Current and deep problems regarding the anthropomizing of biological processes. It is easy to make false pretenses in the natural world, like saying that an ant is acting for the good of its colony, or that aviruses wants to be transmitted. I would have liked to hear Silvertown’s views on the category error. I felt that he might have made his understanding more explicit in some places. Instead, he sometimes sacrifices that carefulness for unnecessary jokes, noting, for instance, that bacteria “are essentially singletons who like to party”.

I think the confusion arises because Gordon conflates proximate (mechanistic) and ultimate (evolutionary) processes. Her book sheds light on the processes that regulate collective behavior on a day-to- day basis, as well as how the environment affects that behavior. I think that the interactions between organisms and their environments have become more overlooked, because fewer people are researching animals in their natural environments. But these insights are not at odds with the prevailing theory of how collective behaviours evolve.

But I am less convinced by Gordon’s suggestion that her ideas are at odds with the ‘prevailing theory’ for social behaviour. Inclusive fitness theory — an idea put forward by UK evolutionary biologist William Hamilton in 1964, and accepted widely in the field — suggests that social behaviours evolve when the benefits of cooperating with relatives exceed the costs (W. D. Hamilton J. Theor. Biol. 7, 1–16; 1964). strong experimental and theoretical evidence supported Hamilton’s ideas, which was derived from his observations of birds and insects in their natural habitats.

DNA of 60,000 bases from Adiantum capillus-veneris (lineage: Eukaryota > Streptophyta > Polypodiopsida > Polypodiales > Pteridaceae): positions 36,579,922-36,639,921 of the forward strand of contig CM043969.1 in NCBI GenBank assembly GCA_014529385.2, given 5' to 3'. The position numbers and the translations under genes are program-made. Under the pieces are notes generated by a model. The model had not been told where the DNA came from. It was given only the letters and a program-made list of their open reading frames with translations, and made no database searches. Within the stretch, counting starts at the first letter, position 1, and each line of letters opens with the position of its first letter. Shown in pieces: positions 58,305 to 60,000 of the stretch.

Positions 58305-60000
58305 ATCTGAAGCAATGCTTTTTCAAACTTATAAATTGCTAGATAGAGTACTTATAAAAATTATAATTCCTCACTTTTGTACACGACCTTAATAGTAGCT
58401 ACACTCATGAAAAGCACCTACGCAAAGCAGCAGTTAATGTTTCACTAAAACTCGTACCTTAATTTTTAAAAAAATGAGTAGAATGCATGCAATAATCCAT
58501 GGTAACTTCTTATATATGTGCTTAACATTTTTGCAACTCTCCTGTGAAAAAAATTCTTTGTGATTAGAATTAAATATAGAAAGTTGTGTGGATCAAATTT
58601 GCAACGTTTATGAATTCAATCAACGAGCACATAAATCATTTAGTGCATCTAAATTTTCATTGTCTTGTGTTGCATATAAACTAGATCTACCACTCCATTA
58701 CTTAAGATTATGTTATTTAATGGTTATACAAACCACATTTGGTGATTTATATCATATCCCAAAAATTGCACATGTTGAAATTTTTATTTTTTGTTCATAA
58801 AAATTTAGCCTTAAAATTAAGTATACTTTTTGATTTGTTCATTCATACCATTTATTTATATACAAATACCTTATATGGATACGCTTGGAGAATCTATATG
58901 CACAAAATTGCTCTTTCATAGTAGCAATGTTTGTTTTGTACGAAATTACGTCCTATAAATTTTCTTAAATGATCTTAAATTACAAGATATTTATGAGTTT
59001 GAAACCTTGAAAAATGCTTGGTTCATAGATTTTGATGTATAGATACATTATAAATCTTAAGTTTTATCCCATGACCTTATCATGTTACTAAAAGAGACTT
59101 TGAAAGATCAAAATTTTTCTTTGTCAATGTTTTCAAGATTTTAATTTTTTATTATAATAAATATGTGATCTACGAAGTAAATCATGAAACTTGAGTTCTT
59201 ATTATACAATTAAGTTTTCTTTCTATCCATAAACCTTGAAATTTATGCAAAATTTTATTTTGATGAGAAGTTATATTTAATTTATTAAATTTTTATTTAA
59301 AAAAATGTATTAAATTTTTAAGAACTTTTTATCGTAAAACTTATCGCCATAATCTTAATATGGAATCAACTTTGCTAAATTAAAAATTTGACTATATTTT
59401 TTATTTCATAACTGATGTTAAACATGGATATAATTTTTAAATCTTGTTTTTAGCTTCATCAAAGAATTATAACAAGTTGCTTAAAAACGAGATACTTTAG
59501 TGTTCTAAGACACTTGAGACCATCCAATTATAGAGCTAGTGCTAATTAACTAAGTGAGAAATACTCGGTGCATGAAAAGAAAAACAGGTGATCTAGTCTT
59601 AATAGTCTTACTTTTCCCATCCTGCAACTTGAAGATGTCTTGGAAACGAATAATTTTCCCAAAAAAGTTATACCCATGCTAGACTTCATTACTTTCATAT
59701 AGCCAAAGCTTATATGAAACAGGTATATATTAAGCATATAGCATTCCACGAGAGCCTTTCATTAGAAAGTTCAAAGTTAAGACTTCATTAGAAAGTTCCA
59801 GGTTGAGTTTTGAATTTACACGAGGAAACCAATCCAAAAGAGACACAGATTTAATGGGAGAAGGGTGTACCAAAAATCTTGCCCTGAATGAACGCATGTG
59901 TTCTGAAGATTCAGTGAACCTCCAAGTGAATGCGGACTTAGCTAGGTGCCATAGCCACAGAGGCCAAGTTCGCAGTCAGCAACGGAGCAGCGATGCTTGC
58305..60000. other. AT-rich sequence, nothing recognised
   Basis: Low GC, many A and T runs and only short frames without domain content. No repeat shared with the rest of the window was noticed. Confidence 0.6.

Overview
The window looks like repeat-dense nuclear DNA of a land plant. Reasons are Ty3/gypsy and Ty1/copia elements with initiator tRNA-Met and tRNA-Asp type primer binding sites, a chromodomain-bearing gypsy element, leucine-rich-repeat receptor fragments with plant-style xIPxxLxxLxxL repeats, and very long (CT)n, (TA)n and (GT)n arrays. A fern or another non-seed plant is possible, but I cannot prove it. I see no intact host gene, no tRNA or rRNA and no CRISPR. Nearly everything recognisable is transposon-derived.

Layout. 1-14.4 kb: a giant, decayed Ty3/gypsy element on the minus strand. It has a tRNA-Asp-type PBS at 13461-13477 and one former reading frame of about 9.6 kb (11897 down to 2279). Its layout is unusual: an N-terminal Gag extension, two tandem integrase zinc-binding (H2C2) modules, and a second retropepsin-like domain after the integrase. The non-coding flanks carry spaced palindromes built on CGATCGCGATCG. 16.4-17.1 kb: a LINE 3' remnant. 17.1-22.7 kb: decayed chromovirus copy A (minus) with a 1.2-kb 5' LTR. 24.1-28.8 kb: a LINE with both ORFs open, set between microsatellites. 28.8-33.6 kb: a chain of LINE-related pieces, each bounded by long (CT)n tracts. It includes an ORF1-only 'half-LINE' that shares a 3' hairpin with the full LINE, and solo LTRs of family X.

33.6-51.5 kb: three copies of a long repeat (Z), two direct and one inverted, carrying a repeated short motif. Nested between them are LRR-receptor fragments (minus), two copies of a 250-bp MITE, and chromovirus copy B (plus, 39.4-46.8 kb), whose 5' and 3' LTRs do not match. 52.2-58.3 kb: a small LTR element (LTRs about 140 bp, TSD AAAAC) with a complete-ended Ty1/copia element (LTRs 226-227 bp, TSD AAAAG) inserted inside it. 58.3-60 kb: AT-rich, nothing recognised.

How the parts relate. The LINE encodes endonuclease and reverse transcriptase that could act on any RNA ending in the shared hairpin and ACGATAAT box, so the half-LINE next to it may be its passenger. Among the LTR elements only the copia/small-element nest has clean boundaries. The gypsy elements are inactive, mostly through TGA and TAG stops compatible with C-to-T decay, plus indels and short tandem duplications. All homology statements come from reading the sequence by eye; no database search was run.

Gordon has spent decades studying the natural history of two ant species that live in very different environments, paying acute attention to how the insects’ stirring, dynamic habitats shape their behaviour. These observations form the bedrock of her book.

Both turtle ants and pochos solve problems in different ways. How they do it is dictated by their environment. Gordon borrows concepts from network science to describe how turtle ants function in modules — units in which most information flow occurs — to keep communication local, enabling them to respond rapidly to the ever-changing availability of resources. By contrast, the centralized regulation of pogos is the epitome of low modularity: the nest is the sole source of communication.

Gordon says that the answer is simple. The ants follow the easiest path, with the highest level of smell, and try to reinforce profitable routes until something tells them to stop, such as a broken branch. The ants have the ability to find the most lucrative spots and quickly adjust the flow of information in order to change their behaviour in a constantly changing environment.

Next, Gordon turns to the arboreal turtle ant, Cephalotes goniodontus, which forages in the canopies of Mexico’s dry tropical forests. Unlike the desert harvesters, turtle ants spread their brood across many nests perched in the canopy, connected by a complex net of tangling vines, shifting leaves and moving stems. Their food sources are ephemeral and foragers must exploit them.

Gordon shows that this trade-off is achieved by a slow but robust mechanism which foragers use to recruit other people to their nest. When a female returns to the nest with her bounty, she releases hydrocarbon from her outer skin to let her sisters know there is food in the desert.

A fleeting touch from a forager’s antennae sends others scuttling out of the nest. The seeds are spread on the desert floor, not in patches, and that’s good for them. Plentiful food and favourable environmental conditions — days that are not too hot, for instance — mean that many foragers return to the colony and recruit many others. Less ants come back to muster recruits in bleaker circumstances. Positive feedback regulates the behavior of thousands of ants.